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ServiceNow bakes more ML, low code into Quebec release to push itself as all-encompassing workflow layer

But questions remain over its enterprise app credentials

ServiceNow, the IT helpdesk vendor with a yearning for world domination, has launched its latest platform upgrade, Quebec, which features new AI, low-code app development tools and a bit of process mining thrown in for good measure.

While onlookers told us ServiceNow was meeting the need for automation and putting tools in the hands of enterprises, there was a risk of the compny over-reaching in terms of its claims to be managing data across all arms of customers' businesses.

With Quebec, ServiceNow folds in new products within its Creator Workflows including App Engine Studio, a guided low-code visual development environment aimed at staffers with no coding experience, and App Engine Templates, which gives less-technical users access to pre-built workflow building blocks.

Stack of cash

Workflow biz ServiceNow ServiceWows itself by beating Q4 guidance and posting hefty top line growth of 31% for FY2020


Also in the new release is machine learning and AI – in the form of ITOM Predictive AIOps, which is designed to foresee workflow problems. A Virtual Agent is intended to provide guided setup while AI Search offers natural language search promising to help users find what they need without requiring coded queries.

The AI functionality came courtesy of acquisitions Attivio and Loom Systems, which ServiceNow picked up in 2019 and 2020 respectively.

The additions to the platform are designed to boost ServiceNow’s efforts to shift from an IT helpdesk, making a pitch for becoming an all-encompassing workflow layer serving HR (eg, employee onboarding) and accounts (eg, expense filling).

“Leveraging one unified platform and data model, customers can continually monitor and optimize business processes,” said the company blurb, echoing what CEO Bill McDermott told investors earlier this month at a Morgan Stanley conference.

“All of this is on one architecture, one data model and one platform that goes through the enterprise seamlessly, integrating with everybody innovating for the customer, and helping people execute their mission,” he enthused to backers last week.

If all this sounds familiar, that’s because it is a very similar spiel to that of Christian Klein, CEO at McDermott's former home SAP, who told his investors in a results call in October last year: “With our cloud platform powered by SAP HANA, processes can be changed, enabling agile workflow. Innovations and extensions can be developed quickly by customers and partners accessing our open platform using exactly the same data model and business services as our own SAP apps.”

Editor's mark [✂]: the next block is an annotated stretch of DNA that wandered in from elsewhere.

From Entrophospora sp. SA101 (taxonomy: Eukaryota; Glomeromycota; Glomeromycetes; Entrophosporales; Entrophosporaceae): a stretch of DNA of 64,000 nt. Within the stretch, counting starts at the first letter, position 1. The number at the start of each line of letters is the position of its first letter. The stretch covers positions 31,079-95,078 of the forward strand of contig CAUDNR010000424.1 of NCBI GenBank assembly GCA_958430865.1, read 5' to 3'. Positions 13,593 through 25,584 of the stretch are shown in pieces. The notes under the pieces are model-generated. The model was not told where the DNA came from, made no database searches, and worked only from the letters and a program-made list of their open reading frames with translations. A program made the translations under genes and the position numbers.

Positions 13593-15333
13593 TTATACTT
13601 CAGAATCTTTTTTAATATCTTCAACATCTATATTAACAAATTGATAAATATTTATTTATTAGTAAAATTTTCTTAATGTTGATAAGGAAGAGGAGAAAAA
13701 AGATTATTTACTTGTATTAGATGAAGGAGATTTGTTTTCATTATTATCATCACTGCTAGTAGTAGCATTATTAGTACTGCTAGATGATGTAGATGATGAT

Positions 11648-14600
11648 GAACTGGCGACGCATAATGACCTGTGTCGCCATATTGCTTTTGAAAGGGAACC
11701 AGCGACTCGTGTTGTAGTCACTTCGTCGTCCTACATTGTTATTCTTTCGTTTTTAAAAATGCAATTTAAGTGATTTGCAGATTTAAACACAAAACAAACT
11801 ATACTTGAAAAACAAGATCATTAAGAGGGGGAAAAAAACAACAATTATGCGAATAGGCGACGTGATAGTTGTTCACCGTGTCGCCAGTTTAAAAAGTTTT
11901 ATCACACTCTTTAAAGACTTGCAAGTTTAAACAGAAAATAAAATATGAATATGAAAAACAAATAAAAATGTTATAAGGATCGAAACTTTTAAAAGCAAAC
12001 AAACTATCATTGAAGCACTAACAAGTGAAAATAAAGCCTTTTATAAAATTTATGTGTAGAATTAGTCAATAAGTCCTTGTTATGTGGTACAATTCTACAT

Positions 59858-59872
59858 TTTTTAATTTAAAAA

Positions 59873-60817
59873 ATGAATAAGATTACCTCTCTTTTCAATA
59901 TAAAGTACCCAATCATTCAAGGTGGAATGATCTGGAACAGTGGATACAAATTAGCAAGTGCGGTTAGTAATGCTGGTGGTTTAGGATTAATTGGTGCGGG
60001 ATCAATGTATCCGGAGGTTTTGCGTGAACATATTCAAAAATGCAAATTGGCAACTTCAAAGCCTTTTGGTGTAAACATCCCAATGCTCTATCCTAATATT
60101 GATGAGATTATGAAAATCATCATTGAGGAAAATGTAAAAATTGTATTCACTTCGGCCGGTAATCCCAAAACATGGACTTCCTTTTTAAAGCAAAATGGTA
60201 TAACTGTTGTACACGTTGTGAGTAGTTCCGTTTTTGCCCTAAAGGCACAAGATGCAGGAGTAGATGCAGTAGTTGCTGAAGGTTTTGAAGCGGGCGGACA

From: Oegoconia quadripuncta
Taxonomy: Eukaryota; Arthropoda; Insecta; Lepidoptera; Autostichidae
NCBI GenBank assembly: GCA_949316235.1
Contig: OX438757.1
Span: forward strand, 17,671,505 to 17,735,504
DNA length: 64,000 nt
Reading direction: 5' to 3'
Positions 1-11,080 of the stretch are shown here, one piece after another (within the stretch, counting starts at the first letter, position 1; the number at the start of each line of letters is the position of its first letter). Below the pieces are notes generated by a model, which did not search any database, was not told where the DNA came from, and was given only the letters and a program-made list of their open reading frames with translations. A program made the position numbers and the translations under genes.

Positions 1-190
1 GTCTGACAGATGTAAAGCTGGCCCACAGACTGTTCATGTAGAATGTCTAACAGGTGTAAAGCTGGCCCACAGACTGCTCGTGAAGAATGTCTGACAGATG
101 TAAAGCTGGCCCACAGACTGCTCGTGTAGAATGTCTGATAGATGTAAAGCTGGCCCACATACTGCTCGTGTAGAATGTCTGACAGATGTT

In ServiceNow’s desire to be the “defining enterprise software company of the 21st century”, maybe it’s good to sound like the companies that already define enterprise software, for good or for ill. But the differences are important.

But are you already knee-deep in our data?

Neil Ward-Dutton, IDC veep for AI and automation practices, said: “Application vendors like Salesforce, SAP and Oracle have as an advantage when they're bringing machine learning in to help you drive effectiveness in your sales closing process, for example, in that they’re already storing a lot of your transactional and workflow data."

Whether it’s predictive maintenance, supply chain optimisation, HR onboarding, the argument is the same: the application vendors hold the business data.

ServiceNow on the other hand is providing a standardised workflow model, ready to pick up out of the box.

“What ServiceNow is doing is similar [to the application vendors] but there's a nuance which is that actually a lot of enterprise records aren't going to be stored in ServiceNow,” Ward-Dutton said.

Chris Pope, VP innovation at ServiceNow, admitted the shifting definitions of “data model” could be confusing.

“Where we’ve defined it is we have a common service data model for IT which is pretty well adopted and well understood. As we've launched our telco products, financial services products and so on, [they come with their own data models] we'll always have stuff that we ship - let's call it - 'out of the box,' that's core to it and others,” he said.

So while ServiceNow might come pre-packed with a data model to help run a process, it is not the same as the data model in which businesses analyse their system of record data.

Nonetheless, Ward-Dutton said ServiceNow is effective at designing systems that help users do their jobs. “Part of what they do is very slick. We hear a lot about how easy it is to use and how they're really designed around the needs of users,” he said.

A recent IDC survey of 700 organisations found 60 per cent were looking to invest in automation and 55 per cent were looking to invest in machine learning and AI to help with their Covid recovery, so ServiceNow’s investments in these areas made sense, Ward-Dutton added.

But whether that helps ServiceNow to be seen as an enterprise software company in the same sense as SAP, Oracle or the other application vendors is a moot point.

Stuart Robb, executive vice-president and management consultant with Third Stage, who has worked with both SAP and ServiceNow, said clients would not see ServiceNow as a system of record.

“It does have very good workflow which makes it very good for service ticketing. There are all sorts of things that you can do in ServiceNow if you have access to the right data. The question is: 'What problem is it trying to solve?' But nobody is saying, 'Let's build out our data model in ServiceNow'," Robb opined. ®

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